May 26 – Jul 22
Opening: Thursday, May 25, 6-9 PM
Galerie Huit is delighted to present the worldwide solo debut exhibition ‘Big Cactus, Little Cactus‘ by British artist, Sara Berman.
Since Berman (b. 1975) graduated last year with an MFA from the Slade School of Art, London, she has built a unique oeuvre comprising textile sculptures, paintings and works on paper. Her deep interest in the dialogue between design, commerce and identity has inspired such connections within her work and practice as she explores the tension between authenticity and construct.
‘Big Cactus, Little Cactus‘ consists of new paintings, including three triptychs, a diptych, a pair of single paintings to be viewed together, and ink drawings depicting furniture design classics, objects, potted plants and patterned floors juxtaposed with glimpses of an individual person. The painterly assemblages evoke the surreal, an altered perspective of a domestic interior. Reality is both suspended and anchored as familiar desirables are abstracted in a game of narrative trickery.
The tradition of portraiture places the sitter central to the image, the subject its focal point. Trinkets and costumes symbolised wealth and stature and projected as much in the commissioned portraits from the 16th Century onwards – in Berman’s paintings, the protagonist is viewed in part, a discrete revelation of limbs indicate the presence of the feminine – representations of historical design pieces take precedence and the figure is held in the same regard as these cultural icons.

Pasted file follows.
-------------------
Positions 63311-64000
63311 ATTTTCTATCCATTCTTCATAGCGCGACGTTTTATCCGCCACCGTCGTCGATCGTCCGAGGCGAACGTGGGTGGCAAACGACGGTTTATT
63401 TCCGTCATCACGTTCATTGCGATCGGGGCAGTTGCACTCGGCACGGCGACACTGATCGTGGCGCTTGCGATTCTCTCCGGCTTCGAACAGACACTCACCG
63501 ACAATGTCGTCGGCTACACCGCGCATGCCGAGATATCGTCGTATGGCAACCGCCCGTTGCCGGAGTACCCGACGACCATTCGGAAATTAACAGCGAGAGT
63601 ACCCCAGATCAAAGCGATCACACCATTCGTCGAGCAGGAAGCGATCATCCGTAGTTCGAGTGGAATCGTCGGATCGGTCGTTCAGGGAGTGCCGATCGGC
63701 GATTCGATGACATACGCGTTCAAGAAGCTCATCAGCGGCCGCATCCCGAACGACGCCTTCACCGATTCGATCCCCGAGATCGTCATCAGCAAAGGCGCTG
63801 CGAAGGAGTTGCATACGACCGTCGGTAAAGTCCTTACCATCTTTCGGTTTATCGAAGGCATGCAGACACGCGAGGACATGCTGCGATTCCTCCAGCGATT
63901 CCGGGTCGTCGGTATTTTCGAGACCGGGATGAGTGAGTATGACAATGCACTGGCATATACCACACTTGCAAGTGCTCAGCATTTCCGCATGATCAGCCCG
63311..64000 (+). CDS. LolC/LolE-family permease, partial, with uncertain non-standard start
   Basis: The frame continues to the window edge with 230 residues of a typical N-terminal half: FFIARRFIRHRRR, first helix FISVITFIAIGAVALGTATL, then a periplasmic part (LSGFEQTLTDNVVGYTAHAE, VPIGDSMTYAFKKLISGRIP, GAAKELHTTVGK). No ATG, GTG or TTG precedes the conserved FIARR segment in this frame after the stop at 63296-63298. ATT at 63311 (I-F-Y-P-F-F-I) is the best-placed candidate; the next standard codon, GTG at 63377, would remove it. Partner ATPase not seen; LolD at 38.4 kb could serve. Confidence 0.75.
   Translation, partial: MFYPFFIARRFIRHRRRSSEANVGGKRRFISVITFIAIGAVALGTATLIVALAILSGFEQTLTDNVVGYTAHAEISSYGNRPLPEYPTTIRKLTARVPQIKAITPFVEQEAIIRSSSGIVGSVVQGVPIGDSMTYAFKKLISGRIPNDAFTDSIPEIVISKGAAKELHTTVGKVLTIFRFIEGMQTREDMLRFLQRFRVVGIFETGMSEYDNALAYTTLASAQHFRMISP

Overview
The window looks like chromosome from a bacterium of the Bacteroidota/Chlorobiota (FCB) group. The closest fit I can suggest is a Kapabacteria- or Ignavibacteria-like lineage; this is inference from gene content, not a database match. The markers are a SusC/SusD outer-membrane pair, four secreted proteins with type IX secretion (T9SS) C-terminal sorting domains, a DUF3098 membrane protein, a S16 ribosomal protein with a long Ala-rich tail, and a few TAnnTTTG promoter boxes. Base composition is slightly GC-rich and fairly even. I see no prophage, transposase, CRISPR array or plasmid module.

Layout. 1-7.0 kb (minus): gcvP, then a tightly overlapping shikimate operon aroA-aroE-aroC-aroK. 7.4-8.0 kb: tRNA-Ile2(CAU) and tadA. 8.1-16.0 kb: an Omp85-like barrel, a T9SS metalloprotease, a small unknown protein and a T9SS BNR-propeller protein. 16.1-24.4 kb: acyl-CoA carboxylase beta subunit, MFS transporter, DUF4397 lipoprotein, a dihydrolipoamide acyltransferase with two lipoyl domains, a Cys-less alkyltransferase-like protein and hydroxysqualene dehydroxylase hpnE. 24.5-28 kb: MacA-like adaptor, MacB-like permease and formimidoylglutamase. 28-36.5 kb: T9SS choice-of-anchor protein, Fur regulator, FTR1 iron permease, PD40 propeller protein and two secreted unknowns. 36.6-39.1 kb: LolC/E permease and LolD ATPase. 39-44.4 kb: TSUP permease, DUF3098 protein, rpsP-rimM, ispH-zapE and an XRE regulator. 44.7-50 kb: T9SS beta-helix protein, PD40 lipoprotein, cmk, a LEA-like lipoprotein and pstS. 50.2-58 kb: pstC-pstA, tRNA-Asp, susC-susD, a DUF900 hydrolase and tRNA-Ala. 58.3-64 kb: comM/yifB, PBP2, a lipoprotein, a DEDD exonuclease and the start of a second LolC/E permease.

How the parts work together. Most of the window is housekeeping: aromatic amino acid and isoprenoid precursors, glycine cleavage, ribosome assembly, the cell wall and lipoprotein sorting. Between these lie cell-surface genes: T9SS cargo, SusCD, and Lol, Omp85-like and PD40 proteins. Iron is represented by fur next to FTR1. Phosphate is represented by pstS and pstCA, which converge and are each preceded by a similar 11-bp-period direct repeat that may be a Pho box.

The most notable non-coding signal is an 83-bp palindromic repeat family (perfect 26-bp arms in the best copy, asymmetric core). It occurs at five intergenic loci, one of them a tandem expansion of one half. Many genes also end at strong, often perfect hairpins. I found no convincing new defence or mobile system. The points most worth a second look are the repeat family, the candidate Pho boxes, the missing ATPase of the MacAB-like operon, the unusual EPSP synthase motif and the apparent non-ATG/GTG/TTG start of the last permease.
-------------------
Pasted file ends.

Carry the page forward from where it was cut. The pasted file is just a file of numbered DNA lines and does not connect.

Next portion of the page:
Formerly, a fashion designer, Berman is familiar with the constitution of a ‘look’. The photogenic Arne Jacobsen Egg chair, the Alvar Aalto vase, the Venini bottles, and the Richard Neutra dining chairs act as signifiers within her fictional constructs. They are considered pieces in a game – a system for building an allegorical image.
Structurally, accumulative layers of delicate colours bind the focal points within each composition. Motifs such as the hexagon, often painted in clusters and traversing each painting, connect the individual works. The cactus plant, another recurring motif is inserted in varied dimensions, creating a shift in scale within the same painting. In doing so, Berman deconstructs normal perspective and reassembles it, thus providing an alternative view.
‘Big Cactus, Little Cactus‘, the exhibition, offers paradoxes in how a projection, an aspiration or an image is formed. Berman inserts the popular cultural icons into her constructs to suggest our analogous relationship with the commercial image, and its persuasive content. However, her decisive mark making and application presents a new hierarchy where naked sections such as raw canvas reveal a disintegration of the construct. Her succinct deployment of proportion, repetition and abstract motifs perform a different visual articulation within this context, giving pause to our own image and how it is made manifest.
Established in 2010, Galerie Huit was founded by Jane Chao-Lee to promote emerging and established Asian artists. Due to the success of the initial four years, the gallery has relocated to a larger space at SOHO 189 Art Lane that comprises two floors totaling 2549 sq feet, providing scope for a wide range of exhibitions and projects.
Ahmad Zakii Anwar